I know most people aren’t thinking about this – they are thinking about hedge fund managers and how much they may, or may not, lose on their bets – but yesterdays’ dramatic drop in gold prices is going to have an interesting knock-on effect on jewellers and watch makers. Not because it will make their products, which have been creeping upwards over the last decade along with the price of their raw materials less expensive – but because it WON’T. It can’t. Here’s why.
In one of the more weirdly fabulous outside-the-box collaborations I have yet heard about, designer Jean-Paul Gaultier has teamed up with Dallas-based Dillon Gage Metals to create…a Gaultier one-ounce gold bar. Forget jewellery; he’s gone straight to the source.
Indeed, this is the first time a fashionista has plunged directly into the world of commodities itself, as opposed to what can be made from commodities.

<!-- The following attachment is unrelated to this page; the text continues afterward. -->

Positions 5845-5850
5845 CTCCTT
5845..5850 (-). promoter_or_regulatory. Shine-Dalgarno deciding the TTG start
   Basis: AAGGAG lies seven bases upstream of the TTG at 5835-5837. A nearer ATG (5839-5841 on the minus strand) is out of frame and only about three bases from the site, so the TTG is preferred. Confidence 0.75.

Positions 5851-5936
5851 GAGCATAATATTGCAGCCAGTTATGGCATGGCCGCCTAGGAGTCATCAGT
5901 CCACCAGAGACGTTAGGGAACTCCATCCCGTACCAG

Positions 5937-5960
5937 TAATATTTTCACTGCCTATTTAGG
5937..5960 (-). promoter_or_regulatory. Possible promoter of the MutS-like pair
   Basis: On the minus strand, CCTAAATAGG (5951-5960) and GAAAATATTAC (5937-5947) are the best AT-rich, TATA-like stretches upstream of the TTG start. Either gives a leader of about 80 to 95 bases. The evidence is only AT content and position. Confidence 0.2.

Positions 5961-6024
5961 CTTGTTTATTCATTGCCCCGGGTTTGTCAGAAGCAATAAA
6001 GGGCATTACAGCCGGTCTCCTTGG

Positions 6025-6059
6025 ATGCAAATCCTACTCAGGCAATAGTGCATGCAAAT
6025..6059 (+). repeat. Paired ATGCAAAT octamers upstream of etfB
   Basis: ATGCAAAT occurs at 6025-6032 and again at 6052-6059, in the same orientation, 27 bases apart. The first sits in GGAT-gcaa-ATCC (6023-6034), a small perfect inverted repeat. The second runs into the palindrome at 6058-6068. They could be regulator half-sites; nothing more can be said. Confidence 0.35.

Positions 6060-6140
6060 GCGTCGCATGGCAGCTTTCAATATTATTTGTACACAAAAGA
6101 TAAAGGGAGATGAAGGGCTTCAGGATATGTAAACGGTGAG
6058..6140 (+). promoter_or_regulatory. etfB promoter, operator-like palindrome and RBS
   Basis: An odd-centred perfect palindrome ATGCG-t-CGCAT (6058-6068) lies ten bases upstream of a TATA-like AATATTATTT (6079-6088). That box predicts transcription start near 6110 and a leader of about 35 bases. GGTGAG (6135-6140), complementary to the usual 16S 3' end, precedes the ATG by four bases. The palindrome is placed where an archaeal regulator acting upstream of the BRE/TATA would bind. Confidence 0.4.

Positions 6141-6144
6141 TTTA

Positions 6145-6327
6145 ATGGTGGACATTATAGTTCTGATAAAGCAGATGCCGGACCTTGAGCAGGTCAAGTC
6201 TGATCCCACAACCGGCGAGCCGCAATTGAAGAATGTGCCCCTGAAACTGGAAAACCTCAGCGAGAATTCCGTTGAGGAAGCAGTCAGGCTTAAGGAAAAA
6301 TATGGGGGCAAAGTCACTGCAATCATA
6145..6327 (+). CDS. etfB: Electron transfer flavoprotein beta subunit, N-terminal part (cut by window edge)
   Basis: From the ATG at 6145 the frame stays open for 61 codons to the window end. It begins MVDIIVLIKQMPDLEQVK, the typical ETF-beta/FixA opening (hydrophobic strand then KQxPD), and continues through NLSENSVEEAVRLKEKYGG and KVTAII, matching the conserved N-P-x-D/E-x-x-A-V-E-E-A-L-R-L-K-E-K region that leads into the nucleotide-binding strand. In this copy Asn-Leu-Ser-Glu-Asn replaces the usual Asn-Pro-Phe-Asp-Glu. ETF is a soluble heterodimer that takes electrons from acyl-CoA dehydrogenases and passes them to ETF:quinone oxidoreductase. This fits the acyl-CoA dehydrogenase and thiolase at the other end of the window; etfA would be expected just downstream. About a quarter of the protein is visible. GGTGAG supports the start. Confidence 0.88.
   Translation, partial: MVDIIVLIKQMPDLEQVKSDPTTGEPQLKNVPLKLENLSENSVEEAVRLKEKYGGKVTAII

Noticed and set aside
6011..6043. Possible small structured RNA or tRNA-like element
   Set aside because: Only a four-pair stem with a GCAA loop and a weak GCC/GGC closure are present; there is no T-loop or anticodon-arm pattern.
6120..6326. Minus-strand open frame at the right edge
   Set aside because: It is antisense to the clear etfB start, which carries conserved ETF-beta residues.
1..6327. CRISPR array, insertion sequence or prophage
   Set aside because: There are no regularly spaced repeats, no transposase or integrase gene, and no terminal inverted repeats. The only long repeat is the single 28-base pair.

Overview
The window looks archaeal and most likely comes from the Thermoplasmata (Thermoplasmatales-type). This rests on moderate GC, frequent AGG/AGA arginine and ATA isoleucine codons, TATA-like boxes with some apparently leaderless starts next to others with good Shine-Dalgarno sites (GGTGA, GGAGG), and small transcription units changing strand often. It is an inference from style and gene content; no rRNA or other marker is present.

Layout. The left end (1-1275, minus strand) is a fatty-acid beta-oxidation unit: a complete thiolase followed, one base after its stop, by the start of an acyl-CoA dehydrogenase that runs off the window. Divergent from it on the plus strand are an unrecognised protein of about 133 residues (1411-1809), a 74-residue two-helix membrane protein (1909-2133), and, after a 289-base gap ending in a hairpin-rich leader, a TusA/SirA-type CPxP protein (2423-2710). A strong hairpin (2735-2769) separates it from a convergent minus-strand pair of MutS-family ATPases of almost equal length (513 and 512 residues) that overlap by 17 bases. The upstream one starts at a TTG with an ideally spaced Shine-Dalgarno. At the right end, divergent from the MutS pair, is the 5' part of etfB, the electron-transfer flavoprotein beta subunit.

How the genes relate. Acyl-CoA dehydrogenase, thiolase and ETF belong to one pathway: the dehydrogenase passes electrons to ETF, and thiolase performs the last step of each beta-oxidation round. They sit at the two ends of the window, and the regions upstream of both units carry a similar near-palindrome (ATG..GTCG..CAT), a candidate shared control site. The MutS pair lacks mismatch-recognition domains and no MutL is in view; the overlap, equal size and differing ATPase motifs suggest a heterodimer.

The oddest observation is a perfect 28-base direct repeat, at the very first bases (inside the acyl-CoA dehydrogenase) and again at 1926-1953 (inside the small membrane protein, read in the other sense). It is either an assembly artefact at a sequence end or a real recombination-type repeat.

Jewellery by Marie-Helene de Taillac. Image by Vanessa Friedman
Yesterday, on the last day of Paris Fashion Week, I dropped in on jeweller Marie-Hélène de Taillac, and we got to chatting about the price of gold. She said it had transformed her business.
First, it meant stones had become enormously more important. She showed me some little gold hoops decorated with minute gold “sequins” (very thin) discs the size of lentils, and then some much larger sparkling numbers of quartz and amethyst — really quite large amethysts — and asked which I thought was more expensive. They are pictured left.
What would be your guess?
Pity the poor jewelers of this world. As the price of gold soars and investors hoard bullion, the price of one of the luxury industry’s prime raw materials goes through the roof; suddenly, what was the base metal of high-end adornment has become as precious as the sparklers it normally holds. The unknown now becomes how consumers will react to this change; whether their idea of what gold jewellery represents (glamour, a special indulgence, an investment), will catch up to commodities reality, and they will see gold jewellery as an even better place to put their money, or whether they will run from the inflated prices.